Rapid technological growth over the last decade has brought with it an explosive proliferation of data and as technology evolves, so do security issues. The connectedness of today’s world requires a new outlook on dealing with cybercrime.
An internet penetration of almost 46% of the global population has resulted in an exponential growth in cybercrime opportunities, with attacks costing around $400 Billion per year. Currently, 15 to 20 percent of value created by the internet is lost to cyber-attacks, and cyber threats are the new entry in the top ten global business risks over the next decade. Violations of privacy, losses of corporate data, and the interruption or shutdown of business operations are becoming more common in today’s connected environments, and the important question is how quickly and efficiently you can respond if you are compromised.
Businesses face increasing scrutiny for their choices in minimising global risk, and cyber risk that has been previously underestimated will attract increasing focus in the coming years. Shareholders and customers are aware of these threats and their potential impact on service continuity and supply chains, so business leaders need to develop greater resilience in these areas to protect profitability. Customers are keen to know how the businesses they deal with are handling security issues, and are more likely to patronize businesses that are transparent and upfront about the protections they are using.
Investing in Resilience
Resilience is the ability to recover from and adjust to change. For companies, this requires preparation and planning for cyber-attacks, and enterprises must focus on boosting resilience as high as possible or reducing risk by reevaluating their highest-risk activities. Risk can no longer be viewed as being binary or perfect; it is a continuum that must be continuously improved and reevaluated. Key to this is being a fast learning organization.
Taking a Top-Down Approach
Cybersecurity can no longer be treated as a mere add-on to the IT budget, and must be treated as a core boardroom issue, encompassing cyber security as a business risk, not simply a technology risk. Taking more of a holistic approach to business security allows companies to integrate cyber protection into all aspects of the business, from the IT department, to security policies, to training. Risk management must become part of day-to-day operations.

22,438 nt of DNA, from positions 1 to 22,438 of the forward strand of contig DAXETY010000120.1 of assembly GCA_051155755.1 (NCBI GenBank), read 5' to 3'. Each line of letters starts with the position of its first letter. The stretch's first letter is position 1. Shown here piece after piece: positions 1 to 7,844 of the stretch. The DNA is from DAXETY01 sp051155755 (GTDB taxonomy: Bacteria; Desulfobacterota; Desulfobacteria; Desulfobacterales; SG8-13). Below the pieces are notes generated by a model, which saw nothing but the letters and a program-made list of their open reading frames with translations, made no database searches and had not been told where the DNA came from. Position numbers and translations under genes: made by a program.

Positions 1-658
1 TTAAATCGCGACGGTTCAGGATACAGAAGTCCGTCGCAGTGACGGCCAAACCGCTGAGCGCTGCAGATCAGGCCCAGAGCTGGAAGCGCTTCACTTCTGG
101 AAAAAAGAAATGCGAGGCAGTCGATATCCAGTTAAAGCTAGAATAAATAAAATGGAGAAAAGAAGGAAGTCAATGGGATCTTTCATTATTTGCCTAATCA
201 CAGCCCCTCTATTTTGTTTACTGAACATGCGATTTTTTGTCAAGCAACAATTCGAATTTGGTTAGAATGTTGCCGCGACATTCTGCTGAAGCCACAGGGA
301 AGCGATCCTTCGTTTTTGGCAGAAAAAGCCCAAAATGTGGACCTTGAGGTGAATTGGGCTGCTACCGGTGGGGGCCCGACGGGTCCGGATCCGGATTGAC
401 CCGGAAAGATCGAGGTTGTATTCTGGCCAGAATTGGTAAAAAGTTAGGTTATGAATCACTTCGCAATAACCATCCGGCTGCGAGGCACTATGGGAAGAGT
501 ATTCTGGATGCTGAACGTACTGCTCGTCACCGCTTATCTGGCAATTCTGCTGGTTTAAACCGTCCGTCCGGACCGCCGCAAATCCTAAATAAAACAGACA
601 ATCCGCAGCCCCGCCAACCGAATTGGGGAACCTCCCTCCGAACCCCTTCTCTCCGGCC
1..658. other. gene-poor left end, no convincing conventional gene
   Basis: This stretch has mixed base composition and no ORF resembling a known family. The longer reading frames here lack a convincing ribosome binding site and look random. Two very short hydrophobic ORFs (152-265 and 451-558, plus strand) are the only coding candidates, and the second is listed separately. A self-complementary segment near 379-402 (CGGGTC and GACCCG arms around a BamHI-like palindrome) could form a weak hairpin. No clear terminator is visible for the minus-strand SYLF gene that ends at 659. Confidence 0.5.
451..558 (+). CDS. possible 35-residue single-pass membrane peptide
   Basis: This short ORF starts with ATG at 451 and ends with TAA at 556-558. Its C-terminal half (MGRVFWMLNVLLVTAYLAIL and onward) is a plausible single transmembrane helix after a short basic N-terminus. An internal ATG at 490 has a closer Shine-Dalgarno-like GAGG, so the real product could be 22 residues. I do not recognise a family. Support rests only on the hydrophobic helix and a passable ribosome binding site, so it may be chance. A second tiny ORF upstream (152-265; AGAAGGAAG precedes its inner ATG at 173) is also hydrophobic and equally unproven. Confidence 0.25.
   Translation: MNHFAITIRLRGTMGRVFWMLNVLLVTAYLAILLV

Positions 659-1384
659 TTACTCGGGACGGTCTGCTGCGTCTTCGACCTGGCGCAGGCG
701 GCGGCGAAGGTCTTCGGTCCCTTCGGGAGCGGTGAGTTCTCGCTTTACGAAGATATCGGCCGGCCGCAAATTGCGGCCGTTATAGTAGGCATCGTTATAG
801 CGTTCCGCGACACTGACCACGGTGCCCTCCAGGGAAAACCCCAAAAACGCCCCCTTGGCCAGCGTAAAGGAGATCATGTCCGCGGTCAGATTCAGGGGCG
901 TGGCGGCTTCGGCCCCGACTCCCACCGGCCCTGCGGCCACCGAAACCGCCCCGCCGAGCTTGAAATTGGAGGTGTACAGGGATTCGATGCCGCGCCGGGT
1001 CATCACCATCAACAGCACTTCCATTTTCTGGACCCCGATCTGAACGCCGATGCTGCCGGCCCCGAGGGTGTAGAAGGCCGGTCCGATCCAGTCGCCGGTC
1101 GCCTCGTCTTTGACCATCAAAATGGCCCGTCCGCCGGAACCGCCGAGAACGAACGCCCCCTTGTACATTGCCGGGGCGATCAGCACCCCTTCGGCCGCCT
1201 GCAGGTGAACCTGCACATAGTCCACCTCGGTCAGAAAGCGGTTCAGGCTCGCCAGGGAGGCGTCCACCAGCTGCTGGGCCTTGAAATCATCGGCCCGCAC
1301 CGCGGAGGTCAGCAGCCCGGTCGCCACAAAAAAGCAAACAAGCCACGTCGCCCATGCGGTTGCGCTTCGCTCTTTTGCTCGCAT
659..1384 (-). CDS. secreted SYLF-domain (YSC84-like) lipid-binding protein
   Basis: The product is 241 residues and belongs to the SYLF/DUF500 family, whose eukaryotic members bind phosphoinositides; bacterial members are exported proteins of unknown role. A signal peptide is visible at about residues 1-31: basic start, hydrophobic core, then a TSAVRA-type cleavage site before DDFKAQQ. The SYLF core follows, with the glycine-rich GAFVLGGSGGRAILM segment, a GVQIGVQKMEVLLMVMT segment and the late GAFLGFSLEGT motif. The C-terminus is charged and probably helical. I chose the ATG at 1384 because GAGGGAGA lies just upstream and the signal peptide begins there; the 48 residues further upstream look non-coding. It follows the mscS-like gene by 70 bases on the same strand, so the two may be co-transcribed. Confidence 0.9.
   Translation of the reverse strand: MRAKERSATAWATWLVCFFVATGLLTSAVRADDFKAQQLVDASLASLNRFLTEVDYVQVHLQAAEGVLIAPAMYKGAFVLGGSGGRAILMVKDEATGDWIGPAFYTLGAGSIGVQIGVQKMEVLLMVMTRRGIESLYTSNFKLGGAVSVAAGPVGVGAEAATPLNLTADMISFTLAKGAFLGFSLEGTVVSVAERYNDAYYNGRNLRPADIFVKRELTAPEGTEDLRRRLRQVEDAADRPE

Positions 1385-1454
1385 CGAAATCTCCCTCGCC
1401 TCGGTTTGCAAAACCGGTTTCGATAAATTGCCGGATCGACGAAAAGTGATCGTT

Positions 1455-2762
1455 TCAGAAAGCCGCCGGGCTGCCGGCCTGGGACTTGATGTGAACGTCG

Paramount to this is the creation of a top-down culture of security awareness, and management of cybersecurity on an organization-wide basis. It is an issue that cuts across finance, human resources, legal, compliance, technology and the business front end of a company.
Businesses moving towards a safer cyber environment must have input from all areas of the enterprise to strengthen their preventative strategies, and minimise major disruptions to business operations when the inevitable happens. Cyber security cannot be performed by one department alone, and is a team sport from within the business.
Now more than ever, professionals and IT experts can communicate more efficiently and disseminate information in a collaborative environment, with new concepts and ideas shared to address and improve security concerns. Businesses will be able to secure and share information, revolutionizing the way private enterprise, government, education systems and customers navigate our rapidly transforming digital world.